If you’re the team with more energy: on offence, if the other team mark person-to-person then run them ragged, and if they try to switch and surround then you should spread out and avoid cutting towards each other. On defence, stick tight to your players and force them to fake and move convincingly if they want a chance of getting the disc in their hands – or if they are inactive & not near the disc, use smart poaching to try to force them to have to move.
2. Off-pitch solutions
More men than women play sport, so when the only local league running is Mixed, it follows that teams will be oversubscribed with men and will always be pushing the limits with regard to number of women. In Gauteng, the women’s league last year did not gain anywhere near enough interest, and I understand ended up having a negative impact on women’s development in the region. There are teams like Soweto who are thoroughly Mixed, and trying to fit them into open / women’s leagues instead would generate problems and likely lead to their women not competing, as they would not get to play with the team they know & train with. Therefore I don’t believe running open & women’s leagues alongside each other is the right solution for Gauteng, and instead open & mixed concurrent leagues should be considered.
If the gender ratio is 3 males : 1 female, and there are not enough women for a good competitive women’s league, the logical solution to satisfy all players is to run one open league (2:0) and one mixed league (1:1). Clubs and players can choose which division(s) they wish to enter, and it’s likely that all players will be in equal demand. Larger clubs will be able to field a team in both divisions, smaller clubs will likely just play Mixed – but everyone will be given the opportunity to play. In Cape Town the female participation rate is at 38%, so I understand the situation is very different to Gauteng.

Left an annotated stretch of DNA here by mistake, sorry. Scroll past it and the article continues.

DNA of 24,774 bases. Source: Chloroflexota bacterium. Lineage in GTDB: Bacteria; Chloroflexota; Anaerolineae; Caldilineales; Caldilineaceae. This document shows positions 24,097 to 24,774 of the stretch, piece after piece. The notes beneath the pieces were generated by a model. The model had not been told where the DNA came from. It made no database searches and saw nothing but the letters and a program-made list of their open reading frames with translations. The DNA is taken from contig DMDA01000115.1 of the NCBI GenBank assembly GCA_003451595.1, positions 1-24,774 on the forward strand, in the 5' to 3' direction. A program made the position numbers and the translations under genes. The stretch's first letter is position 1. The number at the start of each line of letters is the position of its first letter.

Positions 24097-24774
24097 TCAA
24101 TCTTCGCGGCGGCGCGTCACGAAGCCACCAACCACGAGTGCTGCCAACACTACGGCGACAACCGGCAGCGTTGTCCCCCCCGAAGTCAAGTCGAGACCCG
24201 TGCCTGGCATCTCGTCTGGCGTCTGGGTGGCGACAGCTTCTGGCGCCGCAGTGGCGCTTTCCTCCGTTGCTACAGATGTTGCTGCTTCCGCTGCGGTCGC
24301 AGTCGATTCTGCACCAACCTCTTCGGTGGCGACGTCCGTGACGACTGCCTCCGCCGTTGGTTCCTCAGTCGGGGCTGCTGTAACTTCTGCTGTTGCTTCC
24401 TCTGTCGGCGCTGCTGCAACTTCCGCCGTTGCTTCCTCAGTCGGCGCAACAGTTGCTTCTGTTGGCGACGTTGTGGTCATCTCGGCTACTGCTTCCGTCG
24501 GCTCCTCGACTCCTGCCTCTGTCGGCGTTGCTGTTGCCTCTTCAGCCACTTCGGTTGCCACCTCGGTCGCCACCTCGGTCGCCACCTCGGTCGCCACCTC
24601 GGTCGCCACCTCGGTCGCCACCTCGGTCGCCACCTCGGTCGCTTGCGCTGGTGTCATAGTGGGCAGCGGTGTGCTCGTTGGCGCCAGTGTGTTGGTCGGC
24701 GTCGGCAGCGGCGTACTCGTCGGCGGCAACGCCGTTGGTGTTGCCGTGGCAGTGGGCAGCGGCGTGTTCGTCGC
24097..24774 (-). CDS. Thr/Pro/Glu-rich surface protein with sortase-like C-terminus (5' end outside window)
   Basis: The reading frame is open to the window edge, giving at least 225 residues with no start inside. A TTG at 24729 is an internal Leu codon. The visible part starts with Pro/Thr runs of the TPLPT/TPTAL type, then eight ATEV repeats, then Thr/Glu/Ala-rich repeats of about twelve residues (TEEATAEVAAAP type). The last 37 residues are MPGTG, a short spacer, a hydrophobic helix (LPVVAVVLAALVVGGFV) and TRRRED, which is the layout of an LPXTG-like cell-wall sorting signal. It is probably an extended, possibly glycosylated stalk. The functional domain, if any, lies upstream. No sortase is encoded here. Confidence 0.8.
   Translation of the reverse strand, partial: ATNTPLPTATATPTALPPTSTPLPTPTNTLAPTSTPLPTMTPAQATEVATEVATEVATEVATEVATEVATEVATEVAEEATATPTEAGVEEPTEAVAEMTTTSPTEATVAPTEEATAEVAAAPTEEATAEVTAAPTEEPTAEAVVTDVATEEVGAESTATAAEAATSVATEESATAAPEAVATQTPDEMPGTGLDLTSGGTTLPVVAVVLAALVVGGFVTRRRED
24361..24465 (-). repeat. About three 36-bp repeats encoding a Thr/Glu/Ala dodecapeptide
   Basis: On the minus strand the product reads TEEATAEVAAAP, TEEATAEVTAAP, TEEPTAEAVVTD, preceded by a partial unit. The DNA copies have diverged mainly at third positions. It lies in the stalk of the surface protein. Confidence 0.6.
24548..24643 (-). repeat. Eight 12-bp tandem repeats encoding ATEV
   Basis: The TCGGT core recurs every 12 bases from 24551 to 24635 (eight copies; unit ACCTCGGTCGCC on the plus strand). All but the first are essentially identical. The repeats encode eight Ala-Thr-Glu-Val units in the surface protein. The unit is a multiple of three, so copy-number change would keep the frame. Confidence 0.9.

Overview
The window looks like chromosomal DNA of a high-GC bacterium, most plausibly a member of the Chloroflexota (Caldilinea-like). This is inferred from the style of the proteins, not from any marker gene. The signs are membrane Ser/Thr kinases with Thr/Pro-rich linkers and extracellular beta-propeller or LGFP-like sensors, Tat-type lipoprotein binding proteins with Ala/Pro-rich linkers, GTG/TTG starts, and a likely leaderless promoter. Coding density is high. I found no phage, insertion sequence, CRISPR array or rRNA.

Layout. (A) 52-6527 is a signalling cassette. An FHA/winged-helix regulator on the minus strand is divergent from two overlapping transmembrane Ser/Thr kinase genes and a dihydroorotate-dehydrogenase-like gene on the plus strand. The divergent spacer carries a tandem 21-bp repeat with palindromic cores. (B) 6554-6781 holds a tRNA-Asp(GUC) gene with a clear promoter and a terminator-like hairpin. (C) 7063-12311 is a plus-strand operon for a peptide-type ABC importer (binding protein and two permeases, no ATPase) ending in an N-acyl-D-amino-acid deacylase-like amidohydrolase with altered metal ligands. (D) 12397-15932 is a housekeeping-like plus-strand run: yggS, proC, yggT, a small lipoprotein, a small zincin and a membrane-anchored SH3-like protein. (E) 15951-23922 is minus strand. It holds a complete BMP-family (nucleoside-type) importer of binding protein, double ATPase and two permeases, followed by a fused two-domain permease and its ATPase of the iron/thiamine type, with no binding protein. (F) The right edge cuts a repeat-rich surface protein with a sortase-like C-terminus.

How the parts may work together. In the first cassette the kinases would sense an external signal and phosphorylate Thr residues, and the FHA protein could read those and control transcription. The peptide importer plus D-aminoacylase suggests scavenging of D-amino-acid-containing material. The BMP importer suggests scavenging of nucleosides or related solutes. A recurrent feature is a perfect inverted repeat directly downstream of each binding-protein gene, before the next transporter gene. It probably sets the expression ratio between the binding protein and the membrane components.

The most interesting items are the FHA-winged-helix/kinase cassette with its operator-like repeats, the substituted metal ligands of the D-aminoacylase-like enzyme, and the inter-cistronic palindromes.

It’s been suggested that Mixed is a deterrent to women getting involved in the sport. My experience is that the opposite is true, and that Mixed can actually encourage more participation than otherwise. People play sports for all kinds of different reasons, and Ultimate being playable in Mixed format is a refreshing change from the norm. Similar to Spirit of the Game, the aspects which make Ultimate unique are often those which attract the players who are best suited to the game and will enjoy it the most. Instead of shying away from the differences, we should embrace the challenges they present and champion the ideals they promote.
WFDF guide the direction the sport takes, and their new gender split rules for Mixed mean each team has an equal say about the average gender ratio of a match (teams essentially take turns picking the gender ratio, 4:3 or 3:4). This opens up new strategic possibilities, and rewards teams who enter a game with an equal number of players of each gender – which is good for the sport and inherently good for mixed. Always playing 4 men / 3 women, or even worse a 5-2 split, is not good for Mixed and not good for women’s development in the mixed division (very difficult to get the disc when 5 bigger, faster team mates are trying to do the same thing). That’s the big picture – issues such as exhaustion and player numbers are indicative of problems elsewhere (i.e. team strategy, league divisional structure), and should not be treated as a problem with the rules. If we can agree that the new gender split rules are for the best, then we should look to adapt the league structure and team strategies so that the rules can be applied with as few issues as possible, and everyone’s focus can switch to enjoying all the positives of Mixed Ultimate, the strategic possibilities available, and the basic joy of play.